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A workman at the TCL plant in Claxton Bay.

Trinidad Cement Limited (TCL) said yesterday it does not have any plans to increase cement prices in T&T any time soon.

TCL made the statement in a release yesterday as one of its main competitors Rock Hard Cement warned its customers that measures being implemented by the Ministry of Trade and Industry to limit the importation of Portland cement will force an 80 per cent increase in cement prices in the new year.

Rock Hard said these measures mean the company will be unable to open until February 4.

TCL, however, stated it has the capacity to serve the local and export markets.

“We continue to be committed to supporting the local economy and having a positive impact on Trinidad and Tobago in and beyond. Therefore, we want to emphasise that TCL has excess capacity to adequately supply the local market as well as the export market,” TCL stated.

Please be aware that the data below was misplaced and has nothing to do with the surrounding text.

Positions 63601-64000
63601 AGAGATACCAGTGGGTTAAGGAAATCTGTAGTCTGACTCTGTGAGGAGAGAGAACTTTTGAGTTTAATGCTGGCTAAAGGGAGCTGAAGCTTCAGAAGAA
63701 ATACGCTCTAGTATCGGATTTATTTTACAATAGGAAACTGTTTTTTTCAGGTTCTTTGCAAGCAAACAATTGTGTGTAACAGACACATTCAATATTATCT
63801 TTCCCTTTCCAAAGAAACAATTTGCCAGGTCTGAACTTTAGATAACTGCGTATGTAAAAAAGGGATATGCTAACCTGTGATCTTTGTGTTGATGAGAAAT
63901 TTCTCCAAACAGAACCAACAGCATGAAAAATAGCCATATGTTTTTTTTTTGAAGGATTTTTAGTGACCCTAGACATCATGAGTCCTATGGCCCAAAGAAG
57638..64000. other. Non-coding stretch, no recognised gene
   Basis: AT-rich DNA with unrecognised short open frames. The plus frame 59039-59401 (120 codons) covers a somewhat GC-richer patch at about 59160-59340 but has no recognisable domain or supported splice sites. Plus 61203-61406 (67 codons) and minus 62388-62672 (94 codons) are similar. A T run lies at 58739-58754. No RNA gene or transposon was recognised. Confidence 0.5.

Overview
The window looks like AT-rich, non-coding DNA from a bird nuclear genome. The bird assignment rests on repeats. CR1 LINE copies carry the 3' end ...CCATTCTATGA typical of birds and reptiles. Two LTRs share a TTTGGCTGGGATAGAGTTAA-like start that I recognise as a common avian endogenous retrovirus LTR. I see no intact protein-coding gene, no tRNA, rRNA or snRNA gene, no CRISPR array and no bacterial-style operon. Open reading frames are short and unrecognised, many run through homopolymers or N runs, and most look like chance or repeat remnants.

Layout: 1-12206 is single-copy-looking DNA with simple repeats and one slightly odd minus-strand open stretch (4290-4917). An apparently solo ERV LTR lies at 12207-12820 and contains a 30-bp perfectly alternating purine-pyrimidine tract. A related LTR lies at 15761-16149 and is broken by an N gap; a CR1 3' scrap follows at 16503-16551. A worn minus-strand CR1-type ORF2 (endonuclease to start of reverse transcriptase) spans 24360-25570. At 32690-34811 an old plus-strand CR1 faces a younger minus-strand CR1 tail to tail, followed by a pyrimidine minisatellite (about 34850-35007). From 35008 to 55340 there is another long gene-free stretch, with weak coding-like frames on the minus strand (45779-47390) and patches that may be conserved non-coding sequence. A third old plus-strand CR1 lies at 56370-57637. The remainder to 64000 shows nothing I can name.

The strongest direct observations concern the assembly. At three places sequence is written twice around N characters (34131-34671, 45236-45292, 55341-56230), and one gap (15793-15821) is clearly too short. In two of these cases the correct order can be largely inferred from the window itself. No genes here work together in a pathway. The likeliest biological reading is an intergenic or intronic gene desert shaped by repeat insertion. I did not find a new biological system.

“Please note that TCL has not announced any price increases effective January 1, 2021. We will continue supporting our customers and the public by not increasing our cement prices in the short term,” TCL stated.

TCL reiterated its commitment to continue building a stronger T&T.

The Trade Ministry said it could not comment on the matter as it is currently before the court.

The ministry, however, reassured the population that “it has acted and shall continue to act in the public interest and will continue to review market conditions to ensure both the economic well being of T&T and the welfare of all consumers.”

Vasant Bharath yesterday took the government to task for its handling of the entire situation.

“No investor wants to know that a Government will change the rules on them once the investment is made,” Bharath stated.

“Unfortunately, this is exactly what the Government has done to a local company that has invested several hundred millions of dollars in the cement business. These are sunk costs in storage silos, cement trucks, offloading facilities, staff training, legal costs and marketing and advertising expenditure,” Bharath stated.

Bharath said the government’s decision to unilaterally increase import duties to 50 per cent has effectively created a barrier to entry to any competition in the cement market and put another local company out of business.

“So, in one fell swoop the Government’s action has put more local workers on the breadline, reduced competition and created a monopoly for TCL which will inevitably lead to increased prices to the consumer, dampen construction, which is the engine of growth in any economy and discouraged private investment by small and medium-sized investors,” he stated.